Indore (Madhya Pradesh): 2022-2023 is being celebrated as the international year of ‘Millets’. In this regard, Rajmata Vijayaraje Scindia Krishi Vishwavidhyalaya, (College of Agriculture Indore), has taken up the initiative to spread Millet Awareness among students, local people and farmers. The programme is conducted by Scientist Nisha Sapre (Nodal officer Millet), under the guidance of Dr Mridula Billore.
Under ‘Millet Awareness Programme’, nine types of Kharif millet crops have been sown in a millet crop cafeteria which is spread in around 1 acre farmland for demonstration and identification of millets right from the initial stage to maturity. This is being done to make people aware about millet crops and how to identify and differentiate between different crops. The variety of Kharif crops sown are Shorghum, Porso Millet, Pearl Millet, Foxtail Millet, Finger Millet, Brontap Millet, Branyard Millet, Little Millet and Buckwheat.
If farmer grows these, it provides a huge benefit as they grow in less fertile soil, less water requirement than wheat, soybean or rice and these crops are tolerant to insect and are pest resistance. We can grow the crops chemical free. It requires less manpower and electricity and is highly beneficial for the human body.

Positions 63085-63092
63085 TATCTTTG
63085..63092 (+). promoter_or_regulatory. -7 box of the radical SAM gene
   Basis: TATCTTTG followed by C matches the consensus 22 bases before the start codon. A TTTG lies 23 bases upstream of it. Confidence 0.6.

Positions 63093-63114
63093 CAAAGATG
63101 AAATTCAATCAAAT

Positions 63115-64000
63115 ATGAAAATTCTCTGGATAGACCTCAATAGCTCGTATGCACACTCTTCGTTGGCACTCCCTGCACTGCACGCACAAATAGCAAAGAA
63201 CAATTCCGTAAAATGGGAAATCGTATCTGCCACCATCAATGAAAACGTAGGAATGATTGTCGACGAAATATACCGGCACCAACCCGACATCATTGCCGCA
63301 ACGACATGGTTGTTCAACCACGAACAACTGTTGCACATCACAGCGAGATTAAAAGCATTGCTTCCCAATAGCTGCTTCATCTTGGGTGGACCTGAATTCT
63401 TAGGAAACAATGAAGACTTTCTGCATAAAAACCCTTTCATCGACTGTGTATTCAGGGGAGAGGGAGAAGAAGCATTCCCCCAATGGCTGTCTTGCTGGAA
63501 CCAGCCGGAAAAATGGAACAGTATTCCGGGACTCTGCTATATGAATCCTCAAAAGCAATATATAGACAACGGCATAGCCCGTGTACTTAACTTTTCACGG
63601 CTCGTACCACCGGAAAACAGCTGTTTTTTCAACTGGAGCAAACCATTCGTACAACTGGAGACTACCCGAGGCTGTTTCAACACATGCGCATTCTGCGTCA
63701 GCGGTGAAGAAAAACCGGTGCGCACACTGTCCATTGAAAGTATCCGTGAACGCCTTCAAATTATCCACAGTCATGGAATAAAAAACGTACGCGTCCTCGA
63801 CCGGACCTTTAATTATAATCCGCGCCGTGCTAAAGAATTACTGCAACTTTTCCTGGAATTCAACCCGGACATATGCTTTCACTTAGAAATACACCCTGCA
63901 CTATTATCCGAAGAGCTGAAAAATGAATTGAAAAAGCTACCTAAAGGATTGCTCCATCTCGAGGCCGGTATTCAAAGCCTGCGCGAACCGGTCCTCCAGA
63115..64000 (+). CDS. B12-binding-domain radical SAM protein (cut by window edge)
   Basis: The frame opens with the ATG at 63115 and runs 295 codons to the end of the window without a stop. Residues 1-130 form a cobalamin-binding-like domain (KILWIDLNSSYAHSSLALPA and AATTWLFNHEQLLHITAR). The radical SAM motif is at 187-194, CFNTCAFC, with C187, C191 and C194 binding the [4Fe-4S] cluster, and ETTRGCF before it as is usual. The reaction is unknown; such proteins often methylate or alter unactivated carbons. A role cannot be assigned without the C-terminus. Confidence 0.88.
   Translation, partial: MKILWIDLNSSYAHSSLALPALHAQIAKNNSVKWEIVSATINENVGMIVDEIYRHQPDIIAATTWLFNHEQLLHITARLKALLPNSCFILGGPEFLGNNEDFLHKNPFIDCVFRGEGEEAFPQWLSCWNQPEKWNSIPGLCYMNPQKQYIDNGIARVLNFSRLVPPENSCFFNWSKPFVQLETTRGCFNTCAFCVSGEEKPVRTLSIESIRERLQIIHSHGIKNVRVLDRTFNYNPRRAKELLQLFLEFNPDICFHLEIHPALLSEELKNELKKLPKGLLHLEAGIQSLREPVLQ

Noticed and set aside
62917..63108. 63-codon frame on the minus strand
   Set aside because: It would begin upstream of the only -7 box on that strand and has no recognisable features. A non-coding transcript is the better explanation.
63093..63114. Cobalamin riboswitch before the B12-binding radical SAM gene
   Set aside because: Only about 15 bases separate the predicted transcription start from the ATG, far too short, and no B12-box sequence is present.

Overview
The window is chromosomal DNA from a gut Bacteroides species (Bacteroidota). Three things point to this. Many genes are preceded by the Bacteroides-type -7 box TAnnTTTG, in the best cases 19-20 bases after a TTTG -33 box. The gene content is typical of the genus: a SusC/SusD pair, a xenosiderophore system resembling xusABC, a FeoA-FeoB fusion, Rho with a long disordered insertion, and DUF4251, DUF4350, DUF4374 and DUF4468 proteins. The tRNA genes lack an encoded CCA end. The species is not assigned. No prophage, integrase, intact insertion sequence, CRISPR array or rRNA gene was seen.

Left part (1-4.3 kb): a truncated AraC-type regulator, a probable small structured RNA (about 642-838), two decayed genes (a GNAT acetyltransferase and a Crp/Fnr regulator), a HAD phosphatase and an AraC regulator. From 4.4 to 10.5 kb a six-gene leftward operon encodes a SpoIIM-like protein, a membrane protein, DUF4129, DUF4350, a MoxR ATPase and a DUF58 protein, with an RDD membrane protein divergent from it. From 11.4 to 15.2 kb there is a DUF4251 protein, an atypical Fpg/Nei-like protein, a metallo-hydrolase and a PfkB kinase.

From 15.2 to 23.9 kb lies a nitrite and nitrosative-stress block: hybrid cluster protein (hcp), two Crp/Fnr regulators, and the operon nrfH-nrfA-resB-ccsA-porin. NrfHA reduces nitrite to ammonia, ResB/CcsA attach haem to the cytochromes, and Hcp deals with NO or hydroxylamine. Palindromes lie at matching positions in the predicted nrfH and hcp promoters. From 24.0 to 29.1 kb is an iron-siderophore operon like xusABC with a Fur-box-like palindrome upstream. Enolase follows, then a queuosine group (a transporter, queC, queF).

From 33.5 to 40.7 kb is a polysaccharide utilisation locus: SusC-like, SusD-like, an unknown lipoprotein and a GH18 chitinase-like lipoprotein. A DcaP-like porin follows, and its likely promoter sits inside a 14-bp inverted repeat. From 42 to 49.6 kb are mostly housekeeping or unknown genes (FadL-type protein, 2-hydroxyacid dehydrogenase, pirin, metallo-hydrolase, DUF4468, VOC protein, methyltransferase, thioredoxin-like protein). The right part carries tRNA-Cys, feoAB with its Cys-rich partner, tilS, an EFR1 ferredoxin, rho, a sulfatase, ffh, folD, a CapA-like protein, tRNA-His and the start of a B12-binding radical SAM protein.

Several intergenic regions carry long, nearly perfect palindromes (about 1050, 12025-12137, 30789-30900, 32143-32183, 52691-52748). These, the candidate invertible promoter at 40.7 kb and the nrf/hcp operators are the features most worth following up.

One research is being conducted under the same programme in collaboration with Indian Council of Agricultural Research (ICAR), in which farmers can use the technique of inter- cropping like growing shorghum with soybean. This will lead to dual income benefit for farmers. If they grow shorghum with soybean, they will get benefit of 10pc and if they grow pegion pea (arhar) with shorghum then they will get benefit of 25pc.
50 farmers of Dewas and Alirajpur district have been selected for frontline demonstration to compare their indigenous technology with the improved technology.
POPULATION AWARENESS PROGRAMME
The theme of the Independence Day programme was kept millet based – poems and songs were based on millets. Rally on millet awareness have been conducted Training is provided to 100 framers of Alirajpur. Millet baskets were distributed to farmers which included all nine types of millets.
In the coming month and on the eve of Ganesh Chaturthi – rangoli making, poster making and debate on the millet theme are to be organised.
WHY MILLET AWARENESS PROGRAMME
At the time of green revolution, 20pc of millet was contributed to the national food product. Now it has declined to 6pc in which small millets are declined by 89pc, shorghum by 68pc and the least is pearl millet with a decline of 20pc.
Millet consumption by bottom line people in rural areas was 1 kg per capita, per month, which has now declined to 275 gram per capita, per month whereas millet consumption by top line people was 1kg per capita, per month and now it has declined to just 100 gram.
Millets are very healthy for human body, as it is rich in calcium, iron and magnesium and are gluten-free, which makes it easy to digest. A person should prefer multigrain to get a balance diet and try not to make it junk in form of cookies and other items.